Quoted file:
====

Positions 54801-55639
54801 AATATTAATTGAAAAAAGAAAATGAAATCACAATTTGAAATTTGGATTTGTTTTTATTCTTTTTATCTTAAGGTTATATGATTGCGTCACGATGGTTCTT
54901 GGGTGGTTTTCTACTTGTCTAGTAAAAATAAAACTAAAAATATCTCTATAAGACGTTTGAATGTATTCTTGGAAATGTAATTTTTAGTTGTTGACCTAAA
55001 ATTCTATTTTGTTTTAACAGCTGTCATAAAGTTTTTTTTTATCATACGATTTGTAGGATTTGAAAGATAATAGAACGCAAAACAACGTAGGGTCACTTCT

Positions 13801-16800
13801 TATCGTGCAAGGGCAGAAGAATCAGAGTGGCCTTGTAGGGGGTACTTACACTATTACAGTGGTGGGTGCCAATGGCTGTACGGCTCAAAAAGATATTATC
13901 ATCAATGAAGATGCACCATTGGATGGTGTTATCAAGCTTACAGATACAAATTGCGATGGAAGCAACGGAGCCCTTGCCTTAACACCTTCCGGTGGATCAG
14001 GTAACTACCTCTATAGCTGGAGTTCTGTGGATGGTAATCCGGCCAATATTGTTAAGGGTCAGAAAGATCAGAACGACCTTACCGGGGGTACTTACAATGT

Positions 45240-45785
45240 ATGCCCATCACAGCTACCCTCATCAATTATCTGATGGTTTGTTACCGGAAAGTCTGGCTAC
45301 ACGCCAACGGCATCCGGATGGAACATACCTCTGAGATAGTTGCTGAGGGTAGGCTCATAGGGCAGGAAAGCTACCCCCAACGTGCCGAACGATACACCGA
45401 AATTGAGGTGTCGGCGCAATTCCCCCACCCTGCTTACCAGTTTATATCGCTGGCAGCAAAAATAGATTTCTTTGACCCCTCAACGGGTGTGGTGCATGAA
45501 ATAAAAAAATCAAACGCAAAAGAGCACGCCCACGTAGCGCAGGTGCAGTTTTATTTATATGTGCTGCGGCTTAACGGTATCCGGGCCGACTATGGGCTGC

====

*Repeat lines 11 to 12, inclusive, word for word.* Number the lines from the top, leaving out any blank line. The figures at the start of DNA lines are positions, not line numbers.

45301 ACGCCAACGGCATCCGGATGGAACATACCTCTGAGATAGTTGCTGAGGGTAGGCTCATAGGGCAGGAAAGCTACCCCCAACGTGCCGAACGATACACCGA
45401 AATTGAGGTGTCGGCGCAATTCCCCCACCCTGCTTACCAGTTTATATCGCTGGCAGCAAAAATAGATTTCTTTGACCCCTCAACGGGTGTGGTGCATGAA